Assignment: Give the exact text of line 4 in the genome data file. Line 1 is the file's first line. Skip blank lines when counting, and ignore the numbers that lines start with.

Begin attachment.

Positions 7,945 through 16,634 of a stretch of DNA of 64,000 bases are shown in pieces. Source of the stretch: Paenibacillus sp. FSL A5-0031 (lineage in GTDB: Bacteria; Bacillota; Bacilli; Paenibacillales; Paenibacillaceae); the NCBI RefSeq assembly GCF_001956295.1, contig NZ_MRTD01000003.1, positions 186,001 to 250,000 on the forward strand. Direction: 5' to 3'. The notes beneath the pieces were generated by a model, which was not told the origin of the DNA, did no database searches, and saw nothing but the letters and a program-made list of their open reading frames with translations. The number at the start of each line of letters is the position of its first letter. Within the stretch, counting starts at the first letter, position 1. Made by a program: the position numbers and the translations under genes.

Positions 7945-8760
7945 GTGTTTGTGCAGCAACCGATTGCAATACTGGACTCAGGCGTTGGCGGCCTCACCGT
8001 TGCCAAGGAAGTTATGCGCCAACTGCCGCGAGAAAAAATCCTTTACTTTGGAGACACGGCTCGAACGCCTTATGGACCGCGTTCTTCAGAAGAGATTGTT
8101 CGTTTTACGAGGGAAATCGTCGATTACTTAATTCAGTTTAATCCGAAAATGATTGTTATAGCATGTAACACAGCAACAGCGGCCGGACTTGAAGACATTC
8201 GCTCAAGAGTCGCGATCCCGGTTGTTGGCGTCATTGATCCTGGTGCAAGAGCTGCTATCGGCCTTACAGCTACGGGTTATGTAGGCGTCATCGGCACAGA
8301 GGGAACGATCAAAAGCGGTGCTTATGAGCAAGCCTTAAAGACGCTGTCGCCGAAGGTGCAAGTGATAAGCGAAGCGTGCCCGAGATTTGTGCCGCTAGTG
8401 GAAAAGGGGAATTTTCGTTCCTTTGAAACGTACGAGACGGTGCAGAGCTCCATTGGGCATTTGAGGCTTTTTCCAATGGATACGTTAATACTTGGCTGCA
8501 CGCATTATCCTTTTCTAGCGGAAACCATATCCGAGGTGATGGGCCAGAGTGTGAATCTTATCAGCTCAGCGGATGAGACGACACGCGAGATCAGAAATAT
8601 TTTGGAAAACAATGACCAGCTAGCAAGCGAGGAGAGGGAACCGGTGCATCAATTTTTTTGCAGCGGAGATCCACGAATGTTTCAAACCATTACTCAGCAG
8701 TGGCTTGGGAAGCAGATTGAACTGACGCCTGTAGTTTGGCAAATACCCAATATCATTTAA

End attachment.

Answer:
8001 TGCCAAGGAAGTTATGCGCCAACTGCCGCGAGAAAAAATCCTTTACTTTGGAGACACGGCTCGAACGCCTTATGGACCGCGTTCTTCAGAAGAGATTGTT